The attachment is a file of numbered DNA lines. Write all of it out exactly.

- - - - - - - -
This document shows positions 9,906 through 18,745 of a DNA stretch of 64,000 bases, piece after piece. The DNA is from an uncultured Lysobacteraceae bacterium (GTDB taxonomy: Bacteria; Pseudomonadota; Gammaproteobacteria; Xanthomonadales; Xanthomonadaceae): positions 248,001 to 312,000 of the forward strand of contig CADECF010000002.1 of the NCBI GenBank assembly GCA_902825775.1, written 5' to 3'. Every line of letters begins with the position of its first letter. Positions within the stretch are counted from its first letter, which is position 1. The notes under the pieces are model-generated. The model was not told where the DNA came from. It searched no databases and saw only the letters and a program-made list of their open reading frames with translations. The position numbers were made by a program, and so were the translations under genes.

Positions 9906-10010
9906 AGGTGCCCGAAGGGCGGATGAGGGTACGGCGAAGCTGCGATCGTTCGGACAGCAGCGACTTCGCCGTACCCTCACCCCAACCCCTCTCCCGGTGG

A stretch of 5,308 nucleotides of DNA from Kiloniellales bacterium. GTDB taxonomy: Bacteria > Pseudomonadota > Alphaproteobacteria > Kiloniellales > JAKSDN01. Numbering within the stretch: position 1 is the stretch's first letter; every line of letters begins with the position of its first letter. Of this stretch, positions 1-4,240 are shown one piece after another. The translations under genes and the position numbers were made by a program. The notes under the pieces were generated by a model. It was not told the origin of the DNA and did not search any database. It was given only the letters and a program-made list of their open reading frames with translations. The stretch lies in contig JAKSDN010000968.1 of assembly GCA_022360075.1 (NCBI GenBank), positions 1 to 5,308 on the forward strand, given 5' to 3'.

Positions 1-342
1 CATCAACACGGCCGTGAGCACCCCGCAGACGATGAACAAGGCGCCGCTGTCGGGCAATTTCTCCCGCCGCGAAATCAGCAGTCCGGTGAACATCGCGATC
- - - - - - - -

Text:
This document shows positions 9,906 through 18,745 of a DNA stretch of 64,000 bases, piece after piece. The DNA is from an uncultured Lysobacteraceae bacterium (GTDB taxonomy: Bacteria; Pseudomonadota; Gammaproteobacteria; Xanthomonadales; Xanthomonadaceae): positions 248,001 to 312,000 of the forward strand of contig CADECF010000002.1 of the NCBI GenBank assembly GCA_902825775.1, written 5' to 3'. Every line of letters begins with the position of its first letter. Positions within the stretch are counted from its first letter, which is position 1. The notes under the pieces are model-generated. The model was not told where the DNA came from. It searched no databases and saw only the letters and a program-made list of their open reading frames with translations. The position numbers were made by a program, and so were the translations under genes.

Positions 9906-10010
9906 AGGTGCCCGAAGGGCGGATGAGGGTACGGCGAAGCTGCGATCGTTCGGACAGCAGCGACTTCGCCGTACCCTCACCCCAACCCCTCTCCCGGTGG

A stretch of 5,308 nucleotides of DNA from Kiloniellales bacterium. GTDB taxonomy: Bacteria > Pseudomonadota > Alphaproteobacteria > Kiloniellales > JAKSDN01. Numbering within the stretch: position 1 is the stretch's first letter; every line of letters begins with the position of its first letter. Of this stretch, positions 1-4,240 are shown one piece after another. The translations under genes and the position numbers were made by a program. The notes under the pieces were generated by a model. It was not told the origin of the DNA and did not search any database. It was given only the letters and a program-made list of their open reading frames with translations. The stretch lies in contig JAKSDN010000968.1 of assembly GCA_022360075.1 (NCBI GenBank), positions 1 to 5,308 on the forward strand, given 5' to 3'.

Positions 1-342
1 CATCAACACGGCCGTGAGCACCCCGCAGACGATGAACAAGGCGCCGCTGTCGGGCAATTTCTCCCGCCGCGAAATCAGCAGTCCGGTGAACATCGCGATC